At the start of a new year, just days before insurrectionists stormed the U.S. Capitol, and only a few weeks before a “skinny black girl” reminded us:
Somehow we’ve weathered and witnessed
a nation that isn’t broken,
but simply unfinished…
poet Holly J. Hughes made a request.
“I’m honored to have been invited to guest edit the second volume of The Madrona Project, to be published by Empty Bowl Press in 2021,” she wrote. As editor, she was asking women writers to reflect on the challenges and opportunities of the moment and submit poems and essays in keeping with the mission of Empty Bowl to publish “literature that reflects a sense of responsibility and explores human communities living in wild places.”
Her invitation went on to explain, “Your contribution could range from reflecting on how this bioregion/landscape has shaped and inspired you as an artist/writer–to witnessing the systemic injustices the pandemic revealed –to affirming efforts underway in your community to address them.” I was thrilled, humbled, and daunted by Holly’s request. She was committed to reflecting the voices of all the people in our region as well as “to give voice to the land and sea and all their inhabitants.”
When Holly’s email arrived, I was scrambling to finish my new essay collection, Writer in a Life Vest, to be published by Homebound Publications next spring. I was using different non-fiction forms to give voice to the Salish Sea, and I thought (hoped) one of those essays might be a good fit for the Empty Bowl anthology. My braided essay, “Not Just a Drill,” originated during my time as Writer-in-Residence with the Washington State Ferries. The weekly Coast Guard drills on board inspired this call for action regarding the climate crisis, and Holly liked it. “This will provide a voice that so far has been missing,” she wrote in her email accepting the piece. Now, six months later, The Madrona Project has released Keep a Green Bough: Voices from the Heart of Cascadia.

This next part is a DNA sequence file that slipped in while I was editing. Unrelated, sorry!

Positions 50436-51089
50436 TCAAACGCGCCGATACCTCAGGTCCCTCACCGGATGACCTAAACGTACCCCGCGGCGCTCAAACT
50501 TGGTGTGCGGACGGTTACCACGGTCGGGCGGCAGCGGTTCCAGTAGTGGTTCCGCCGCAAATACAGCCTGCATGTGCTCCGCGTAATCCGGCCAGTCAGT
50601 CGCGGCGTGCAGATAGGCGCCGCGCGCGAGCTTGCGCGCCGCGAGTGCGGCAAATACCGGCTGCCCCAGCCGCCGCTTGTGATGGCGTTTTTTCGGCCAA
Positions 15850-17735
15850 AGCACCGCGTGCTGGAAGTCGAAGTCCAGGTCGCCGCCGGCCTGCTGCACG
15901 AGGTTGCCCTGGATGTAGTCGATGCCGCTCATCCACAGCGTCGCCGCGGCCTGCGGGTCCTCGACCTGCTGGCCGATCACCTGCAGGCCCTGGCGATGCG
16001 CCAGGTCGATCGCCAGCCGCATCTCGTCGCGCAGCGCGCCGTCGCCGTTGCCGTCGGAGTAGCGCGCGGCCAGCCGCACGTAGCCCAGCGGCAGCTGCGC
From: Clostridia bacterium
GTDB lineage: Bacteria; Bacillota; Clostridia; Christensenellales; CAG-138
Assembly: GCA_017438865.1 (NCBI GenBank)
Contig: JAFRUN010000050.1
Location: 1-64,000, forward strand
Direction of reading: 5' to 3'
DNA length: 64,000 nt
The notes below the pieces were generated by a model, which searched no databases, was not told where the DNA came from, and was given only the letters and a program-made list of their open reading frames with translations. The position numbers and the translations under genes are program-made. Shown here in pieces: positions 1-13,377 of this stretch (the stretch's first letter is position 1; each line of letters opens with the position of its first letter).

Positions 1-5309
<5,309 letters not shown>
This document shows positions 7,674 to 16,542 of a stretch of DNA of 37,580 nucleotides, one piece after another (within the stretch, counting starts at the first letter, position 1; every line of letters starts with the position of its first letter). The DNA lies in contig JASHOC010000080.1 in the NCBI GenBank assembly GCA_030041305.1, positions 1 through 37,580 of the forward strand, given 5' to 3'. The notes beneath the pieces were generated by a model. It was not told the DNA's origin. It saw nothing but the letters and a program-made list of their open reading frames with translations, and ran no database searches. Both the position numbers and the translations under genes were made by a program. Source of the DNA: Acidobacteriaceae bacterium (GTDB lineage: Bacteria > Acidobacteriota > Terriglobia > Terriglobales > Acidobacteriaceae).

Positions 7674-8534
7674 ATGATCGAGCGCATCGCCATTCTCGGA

Again, I’m humbled to be a part of it and in the company of many writers and artists I admire along with others whose work I’m just getting to know.
The anthology’s title comes from a Chinese proverb: “Keep a green bough in your heart, the singing bird will come.” Artist Linda Okazaki’s painting “Valley of Love in Birdland,” serves as the collection’s cover art. For her, the piece “encourages a fanciful departure of healing of the heart with a focus on hope for the near future. The idea is to engage our imagination with ruminations of whatever livens the heart.”
In addition to the powerful voices from Cascadia (the bioregion that stretches from Alaska to northern California and east to Nevada and Wyoming), the book includes exquisite art work.
In the preface for Keep a Green Bough, Washington State Poet Laureate Rena Priest describes well what the book offers:
“The blooms collected in this anthology are of a type that are beautiful to the mind’s eye, and below the surface are nourishing to the spirit. Some may act as bitter medicine; some may fill a peculiar emptiness in you that you didn’t know was there until you found you were filled up by what you’d read.”
Finnriver Farm and Cidery in the Chimacum Valley on Washington’s Olympic Peninsula hosted the book’s launch in style.
Other events are in the planning, and I hope to join in. As I learn about other readings, I’ll post them so you can celebrate this new publication in person, too.
I thank editor Holly Hughes and Michael Daley of Empty Bowl for this volume. I hope you’ll add a copy of it to your library (you can order it HERE).